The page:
The Taiwanese government has acted as a strong advocate for e-commerce over recent years, explained Professor Liang. "It has committed US$100 million in support and development, and as a result
Using statistics from the IDC/ World Times Index, Professor Liang demonstrated that
One card for all: the case of the Octopus card
The next speaker, Mrs Cindy Cheng, Sales and Marketing Director of Octopus Card Limited, Hong Kong, spoke of Hong Kong's achievements in the area of e-business, but she warned that many Hong Kong SMEs still lack the skills and knowledge that will enable them to achieve greater levels of e-commerce adoption. "The e-business situation in
However, the Hong Kong public does not consider e-business to be the only answer to future business developments, Mrs Cheng said. Part of the reason is the general lack of awareness about e-business among SMEs. For this reason, the government has provided HK$300 million to SMEs in the form of grants. SMEs can apply for up to HK$2 million per project and use the money to overcome inhibitors to adopting e-business, such as lack of training and knowledge. The introduction and continuing success of the Octopus card, the electronic charge card used extensively throughout Hong Kong, is an example of the success of e-business in Hong Kong. "The Octopus card has achieved a 95% market penetration rate," said Mrs Cheng. "There are 8.9 million cards in operation and we clear 7.6 million daily transactions. The cards are not only used on buses and the MTR (the Mass Transit Railway), they are also used in fast-food restaurants, convenience stores and the larger supermarkets. We clear US$50 million every day, making us one of the biggest central clearing systems in Hong Kong, second only to the major banks such as HSBC and the Hang Seng Bank. Future applications include use in taxis, parking meters, tunnels, and as access control devices in schools and apartment buildings."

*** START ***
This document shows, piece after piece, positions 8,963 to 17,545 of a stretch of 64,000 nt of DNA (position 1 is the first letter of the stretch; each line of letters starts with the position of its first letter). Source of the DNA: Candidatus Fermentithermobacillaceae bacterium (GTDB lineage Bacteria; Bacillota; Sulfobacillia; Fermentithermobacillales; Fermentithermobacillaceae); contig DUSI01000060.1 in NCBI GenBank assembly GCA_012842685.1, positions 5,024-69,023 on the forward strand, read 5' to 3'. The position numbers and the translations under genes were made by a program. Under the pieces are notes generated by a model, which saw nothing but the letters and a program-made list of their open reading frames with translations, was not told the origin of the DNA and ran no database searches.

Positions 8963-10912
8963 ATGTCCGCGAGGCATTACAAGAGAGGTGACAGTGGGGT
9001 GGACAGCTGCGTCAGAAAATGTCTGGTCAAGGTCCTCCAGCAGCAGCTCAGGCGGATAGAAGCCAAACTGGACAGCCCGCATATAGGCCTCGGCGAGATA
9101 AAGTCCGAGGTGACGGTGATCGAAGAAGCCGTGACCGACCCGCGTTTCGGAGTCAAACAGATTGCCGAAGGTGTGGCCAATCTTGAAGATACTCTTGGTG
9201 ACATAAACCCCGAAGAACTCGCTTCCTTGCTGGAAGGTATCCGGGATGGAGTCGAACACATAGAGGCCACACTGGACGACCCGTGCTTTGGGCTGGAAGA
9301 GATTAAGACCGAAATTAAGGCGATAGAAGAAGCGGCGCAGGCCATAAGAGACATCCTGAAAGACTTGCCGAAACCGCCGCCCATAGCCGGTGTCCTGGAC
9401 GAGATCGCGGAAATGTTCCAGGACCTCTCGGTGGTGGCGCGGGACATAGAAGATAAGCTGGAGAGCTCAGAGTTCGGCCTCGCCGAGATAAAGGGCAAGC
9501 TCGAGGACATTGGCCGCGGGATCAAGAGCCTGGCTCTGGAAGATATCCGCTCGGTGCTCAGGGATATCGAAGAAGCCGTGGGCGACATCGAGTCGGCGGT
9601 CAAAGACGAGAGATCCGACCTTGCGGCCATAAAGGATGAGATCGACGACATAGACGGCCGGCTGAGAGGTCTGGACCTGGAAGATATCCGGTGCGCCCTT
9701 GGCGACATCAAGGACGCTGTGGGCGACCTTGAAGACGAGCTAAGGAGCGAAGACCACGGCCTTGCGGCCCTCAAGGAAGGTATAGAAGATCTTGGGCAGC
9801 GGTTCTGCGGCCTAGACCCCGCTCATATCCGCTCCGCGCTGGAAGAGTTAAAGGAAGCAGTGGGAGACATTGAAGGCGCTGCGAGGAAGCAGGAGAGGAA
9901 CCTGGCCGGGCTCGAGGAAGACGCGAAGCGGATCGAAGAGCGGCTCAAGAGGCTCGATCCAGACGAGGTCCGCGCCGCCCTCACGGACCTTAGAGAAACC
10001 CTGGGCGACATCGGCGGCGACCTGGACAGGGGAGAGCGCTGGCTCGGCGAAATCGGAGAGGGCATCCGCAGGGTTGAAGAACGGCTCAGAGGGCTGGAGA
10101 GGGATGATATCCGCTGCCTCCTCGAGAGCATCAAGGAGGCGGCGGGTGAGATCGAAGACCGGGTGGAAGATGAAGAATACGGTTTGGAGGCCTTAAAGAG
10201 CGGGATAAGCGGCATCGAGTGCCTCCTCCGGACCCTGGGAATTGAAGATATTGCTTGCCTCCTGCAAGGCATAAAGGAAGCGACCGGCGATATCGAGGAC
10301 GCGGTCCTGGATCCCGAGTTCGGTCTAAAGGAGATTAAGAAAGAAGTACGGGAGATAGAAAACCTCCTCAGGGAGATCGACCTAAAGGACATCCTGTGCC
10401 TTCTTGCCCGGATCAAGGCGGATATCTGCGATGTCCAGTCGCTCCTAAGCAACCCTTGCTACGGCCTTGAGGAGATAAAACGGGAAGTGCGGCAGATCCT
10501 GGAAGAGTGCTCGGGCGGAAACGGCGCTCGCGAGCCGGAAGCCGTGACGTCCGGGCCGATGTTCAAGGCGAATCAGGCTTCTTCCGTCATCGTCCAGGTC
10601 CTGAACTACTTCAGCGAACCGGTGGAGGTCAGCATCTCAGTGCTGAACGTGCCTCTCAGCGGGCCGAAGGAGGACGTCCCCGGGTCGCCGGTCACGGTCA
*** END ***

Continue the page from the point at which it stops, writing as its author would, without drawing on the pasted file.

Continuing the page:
Although the card has been a success, Mrs Cheng did not envisage a time in the near future when the one card would satisfy all our needs. "I don't think we'll see one card that covers everything in my lifetime, but the Octopus card could be used to do a lot more things!"